See section 87 of the Criminal Code, act of March 4, 1909 (35 Stat., 1105), page 668, providing penalty for unlawfully depositing.

Checks of disbursing officers. (15 Op. Atty. Gen., 288.)
Depositories to be designated by Secretary, section 3211, page 130.

Principles governing the forms of expenditure, documents, and the character of evidence to be prepared and kept pertaining to transactions involving the expenditure of money. (Dept. Cir. No. 35, Day 20, 1911.)

Regulation for the deposit of public moneys. (Dept. Cir. No. 105, December 27, 1917.)

Public moneys and official checks of United States disbursing officers. (Dept. Cir. No. 102, December 7, 1906; Dept. Cir. No. 125, August 14, 1897, Reg. No. 2, revised, p. 93; Dept Cir. No. 17, March 19, 1908; payment of Government warrants and checks, Dept. Cir. No. 5, April 6, 1916.)

Deposit of unexpended balances of annual appropriations, etc. (Dept.

Cir. No. 133, December 15, 1903.) Every person having moneys of the United States must pay to Treasurer, etc., and take receipt.

SEC. 3621. [ Amended by sec. 5, act May 28, 1896 (29 Stat., 140).] Every person who shall have moneys of the United States in his hands or possession, and disbursing officers having moneys in their possession not required for current expenditure, shall pay the same to the Treasurer and Assistant Treasurer, or some public depositary of the United States, without delay, and in all cases within thirty days of their receipt.

And the Treasurer, the Assistant Treasurer, or the public depositary shall issue duplicate receipts for the moneys so paid, transmitting forthwith the original to the Secretary of the Treasury, and delivering the duplicate to the depositor.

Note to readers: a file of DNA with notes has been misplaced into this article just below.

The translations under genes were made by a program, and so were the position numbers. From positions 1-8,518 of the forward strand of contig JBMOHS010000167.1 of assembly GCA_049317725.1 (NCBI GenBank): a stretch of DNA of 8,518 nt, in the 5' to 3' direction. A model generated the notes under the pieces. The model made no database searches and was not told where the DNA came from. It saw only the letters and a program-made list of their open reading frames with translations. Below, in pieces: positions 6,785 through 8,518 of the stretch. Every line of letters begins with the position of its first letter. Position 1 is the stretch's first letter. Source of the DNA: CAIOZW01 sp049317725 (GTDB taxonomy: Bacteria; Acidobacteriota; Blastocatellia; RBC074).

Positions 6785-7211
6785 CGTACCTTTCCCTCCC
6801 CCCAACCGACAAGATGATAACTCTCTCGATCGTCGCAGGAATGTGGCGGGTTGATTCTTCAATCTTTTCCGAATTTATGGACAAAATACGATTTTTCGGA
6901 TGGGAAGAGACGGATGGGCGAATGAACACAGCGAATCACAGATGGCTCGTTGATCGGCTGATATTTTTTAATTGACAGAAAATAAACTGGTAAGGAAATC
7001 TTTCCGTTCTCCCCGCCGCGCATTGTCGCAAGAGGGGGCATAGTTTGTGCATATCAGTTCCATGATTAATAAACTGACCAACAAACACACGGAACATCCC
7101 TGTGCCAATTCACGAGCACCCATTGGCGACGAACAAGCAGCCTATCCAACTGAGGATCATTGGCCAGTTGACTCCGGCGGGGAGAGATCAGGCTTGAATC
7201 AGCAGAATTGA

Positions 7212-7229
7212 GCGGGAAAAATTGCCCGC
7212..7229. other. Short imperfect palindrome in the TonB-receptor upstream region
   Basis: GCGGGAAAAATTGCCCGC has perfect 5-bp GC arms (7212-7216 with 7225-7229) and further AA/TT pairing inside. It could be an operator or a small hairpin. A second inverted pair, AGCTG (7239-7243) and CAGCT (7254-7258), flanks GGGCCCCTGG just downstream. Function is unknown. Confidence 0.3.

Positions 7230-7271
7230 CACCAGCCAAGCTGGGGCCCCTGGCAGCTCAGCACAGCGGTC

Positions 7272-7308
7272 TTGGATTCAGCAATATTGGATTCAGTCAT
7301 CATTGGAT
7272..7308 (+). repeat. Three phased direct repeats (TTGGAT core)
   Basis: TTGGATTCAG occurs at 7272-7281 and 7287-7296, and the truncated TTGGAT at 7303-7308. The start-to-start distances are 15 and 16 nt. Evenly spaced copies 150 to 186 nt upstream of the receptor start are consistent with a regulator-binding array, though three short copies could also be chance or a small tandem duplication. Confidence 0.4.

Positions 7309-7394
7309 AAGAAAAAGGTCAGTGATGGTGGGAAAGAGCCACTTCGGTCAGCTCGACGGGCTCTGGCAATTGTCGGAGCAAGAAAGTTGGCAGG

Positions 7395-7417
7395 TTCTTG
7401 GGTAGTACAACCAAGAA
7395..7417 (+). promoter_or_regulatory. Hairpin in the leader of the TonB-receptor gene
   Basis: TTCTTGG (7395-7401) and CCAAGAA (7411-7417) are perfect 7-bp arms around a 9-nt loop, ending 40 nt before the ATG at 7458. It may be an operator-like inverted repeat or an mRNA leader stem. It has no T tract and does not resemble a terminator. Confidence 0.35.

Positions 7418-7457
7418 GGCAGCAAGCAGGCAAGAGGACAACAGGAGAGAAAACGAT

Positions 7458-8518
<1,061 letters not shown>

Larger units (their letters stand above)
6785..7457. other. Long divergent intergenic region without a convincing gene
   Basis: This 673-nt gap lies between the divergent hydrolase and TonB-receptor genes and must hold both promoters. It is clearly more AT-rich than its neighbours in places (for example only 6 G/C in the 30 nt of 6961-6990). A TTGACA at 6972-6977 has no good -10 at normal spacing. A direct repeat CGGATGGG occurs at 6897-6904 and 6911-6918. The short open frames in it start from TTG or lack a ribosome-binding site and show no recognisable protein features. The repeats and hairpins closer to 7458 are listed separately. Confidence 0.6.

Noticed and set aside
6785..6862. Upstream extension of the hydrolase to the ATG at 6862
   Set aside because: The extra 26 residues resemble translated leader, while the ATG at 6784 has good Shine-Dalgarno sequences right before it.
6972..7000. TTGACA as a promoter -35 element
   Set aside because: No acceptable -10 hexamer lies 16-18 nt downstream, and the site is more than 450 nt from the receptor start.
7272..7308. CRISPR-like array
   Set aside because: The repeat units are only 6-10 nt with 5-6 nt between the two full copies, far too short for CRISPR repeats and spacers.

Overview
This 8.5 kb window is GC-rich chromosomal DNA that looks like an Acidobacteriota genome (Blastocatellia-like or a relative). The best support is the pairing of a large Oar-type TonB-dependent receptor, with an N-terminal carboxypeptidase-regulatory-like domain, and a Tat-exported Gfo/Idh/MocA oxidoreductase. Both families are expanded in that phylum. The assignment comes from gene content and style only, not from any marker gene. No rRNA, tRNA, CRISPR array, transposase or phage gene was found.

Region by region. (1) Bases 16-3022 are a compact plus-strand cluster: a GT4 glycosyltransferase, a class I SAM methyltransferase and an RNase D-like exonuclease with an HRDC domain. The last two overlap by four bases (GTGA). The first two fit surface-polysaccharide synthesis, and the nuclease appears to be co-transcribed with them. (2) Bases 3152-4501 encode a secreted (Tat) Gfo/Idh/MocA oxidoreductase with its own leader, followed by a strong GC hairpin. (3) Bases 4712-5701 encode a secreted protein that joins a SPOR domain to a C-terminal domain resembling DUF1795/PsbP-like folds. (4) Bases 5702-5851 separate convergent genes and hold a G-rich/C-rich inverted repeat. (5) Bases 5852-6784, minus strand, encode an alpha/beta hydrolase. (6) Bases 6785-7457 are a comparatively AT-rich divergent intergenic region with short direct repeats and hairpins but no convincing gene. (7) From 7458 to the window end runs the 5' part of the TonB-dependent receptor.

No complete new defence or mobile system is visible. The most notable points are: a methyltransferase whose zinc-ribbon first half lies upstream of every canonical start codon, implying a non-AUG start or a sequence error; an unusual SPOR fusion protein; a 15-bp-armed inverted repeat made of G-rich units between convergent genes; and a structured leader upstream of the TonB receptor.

The Secretary of the Treasury prescribed regulations as to “proper disposition of certificates of deposit.” (Dept. Cir. No. 12, April 17, 1913; Dept. Cir. No. 12, January 2, 1914.)

Deposit of public moneys. (Dept. Cir. No. 47, April 5, 1905.)

See section 91, Criminal Code, act March 4, 1909 (35 Ståt., 1105), page 669, providing penalty for failure to deposit as required. Sec. 4. [Act of August 30, 1890 ( 26 Stat., 371).] That hereafter all disbursing officers of the United States shall render their accounts quarterly

but the Secretary of the Treasury may direct any or all such accounts to be rendered more frequently when in his judgment the public interest may require.

Accounts to be rendered. Sec. 3622. [Amended by sec. 12, act of July 31, 1894 (28 Stat., 209).] Every officer or agent of the United States who receives public money which he is not authorized to retain as salary, pay, or emolu